This is so similar to what happened back in 2008.

But Dexia is not going to be “the next Lehman Brothers” because the governments of France and Belgium are stepping in to save Dexia from collapse.

A recent article in the Financial Post described how the rescue of Dexia is likely to proceed….

Dexia will effectively be broken up, with the sale of healthier operations while toxic assets, including Greek and other peripheral euro zone government bonds, will be placed in a state-supported “bad bank.”

The details of the plan will be negotiated over the coming days, but authorities are making it clear that Dexia is not going to be allowed to collapse.  Bank of France Governor Christian Noyer is assuring everyone that Dexia is going to have access to plenty of liquidity….

“We will loan Dexia as much as it needs”

It appears that the “too big to fail” doctrine is alive and well in Europe.

Sadly, this is not the first time that Dexia has been bailed out.  France and Belgium also bailed out Dexia back in 2008.

But this was not supposed to happen.

Just three months ago, Dexia received “a clean bill of health” from regulators during European Union bank stress testing.

It just shows how credible those “stress tests” really are.

So are more European bank bailouts coming?

It certainly looks that way.

An article in the Financial Post on Tuesday stated the following….

European finance ministers agreed on Tuesday to prepare action to safeguard their banks as doubts grew about whether a planned second bailout package for debt-laden Greece would go ahead.

Of course when they talk about the need “to safeguard their banks” they are talking about those that are deemed “too big to fail”.  Just like in the United States, banks that are “too small” don’t get bailed out at all.

But western governments are very protective of the big banks.  The big banks are allowed to take gigantic risks, and if they succeed they make tons of money and if they fail then the taxpayers bail them out.

With big trouble on the horizon in Europe, authorities are already getting ready to bail out the major banks.  A Bloomberg article from last month acknowledged that the German government has been very busy getting ready to bail out their major banks in the event that a Greek default becomes a reality….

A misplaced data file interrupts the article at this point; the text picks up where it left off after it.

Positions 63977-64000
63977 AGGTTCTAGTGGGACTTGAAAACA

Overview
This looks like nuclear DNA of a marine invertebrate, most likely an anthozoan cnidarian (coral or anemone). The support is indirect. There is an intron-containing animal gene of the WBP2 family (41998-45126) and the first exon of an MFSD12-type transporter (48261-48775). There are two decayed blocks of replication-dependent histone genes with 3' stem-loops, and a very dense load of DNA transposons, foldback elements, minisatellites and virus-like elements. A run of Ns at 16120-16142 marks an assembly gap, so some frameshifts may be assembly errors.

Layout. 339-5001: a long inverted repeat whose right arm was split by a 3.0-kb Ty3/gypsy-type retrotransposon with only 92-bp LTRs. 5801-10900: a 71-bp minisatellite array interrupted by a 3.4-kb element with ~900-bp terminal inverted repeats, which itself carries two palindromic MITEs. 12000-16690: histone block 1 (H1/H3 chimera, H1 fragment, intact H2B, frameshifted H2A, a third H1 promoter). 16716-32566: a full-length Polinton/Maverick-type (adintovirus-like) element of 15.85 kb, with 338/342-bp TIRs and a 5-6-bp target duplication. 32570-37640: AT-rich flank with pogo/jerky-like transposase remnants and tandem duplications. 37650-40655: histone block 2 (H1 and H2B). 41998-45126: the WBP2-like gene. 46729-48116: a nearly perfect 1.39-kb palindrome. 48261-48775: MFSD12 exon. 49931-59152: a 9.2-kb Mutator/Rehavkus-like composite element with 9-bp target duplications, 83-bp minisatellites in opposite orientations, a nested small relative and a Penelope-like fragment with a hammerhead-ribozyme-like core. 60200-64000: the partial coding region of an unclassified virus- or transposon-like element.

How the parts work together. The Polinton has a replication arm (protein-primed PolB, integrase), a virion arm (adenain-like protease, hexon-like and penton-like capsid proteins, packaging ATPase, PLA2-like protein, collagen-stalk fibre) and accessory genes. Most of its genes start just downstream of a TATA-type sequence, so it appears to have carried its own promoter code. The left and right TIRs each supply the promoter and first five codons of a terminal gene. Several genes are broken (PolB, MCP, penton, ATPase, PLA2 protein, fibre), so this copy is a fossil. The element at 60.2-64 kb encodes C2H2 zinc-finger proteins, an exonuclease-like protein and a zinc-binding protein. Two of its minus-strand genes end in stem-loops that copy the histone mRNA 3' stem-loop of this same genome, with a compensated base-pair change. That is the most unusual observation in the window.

Chancellor Angela Merkel’s government is preparing plans to shore up German banks in the event that Greece fails to meet the terms of its aid package and defaults, three coalition officials said.

As you read this, there are already signs of trouble at major German banks.  For example, Deutsche Bank has just announced that it is eliminating 500 more jobs.

The fundamental problems that Europe is facing are not being solved and the financial crisis is getting progressively worse.  With each passing day, more bad financial news comes pouring in.

For example, Moody’s slashed Italy’s bond ratings by three levels on Tuesday.

A reduction of just one level is very serious business.  For Moody’s to hit Italy that hard is a really big deal.

Italian banks have also been targeted by the credit rating agencies.  The other day, S&P slashed the credit ratings of seven different Italian banks.

If Italy goes down, it is going to be an absolute nightmare.  The Italian economy absolutely dwarfs the Greek economy.  The EU has been really struggling to bail out Greece, and there is no way in the world that they would be able to bail out Italy.

So if nations such as Italy or Spain start collapsing, will the U.S. Federal Reserve step in to help bail them out?

You never know.

The sad truth is that the Federal Reserve can do pretty much whatever it wants and nobody can stop them.

As I wrote about the other day, the Federal Reserve has agreed to join with other major central banks to lend hundreds of billions of dollars to major European banks in October, November and December.

As the past few years have shown, wherever big, global banks are in trouble, the Federal Reserve is sure to step in and help.

And many big banks in Europe are definitely headed for trouble.  Right now, European banks are holding more than $4 trillion in European sovereign debt.

A lot of that debt is bad debt.  Today, troubled European nations Greece, Portugal, Ireland, Italy and Spain owe the rest of the world about 3 trillion euros combined.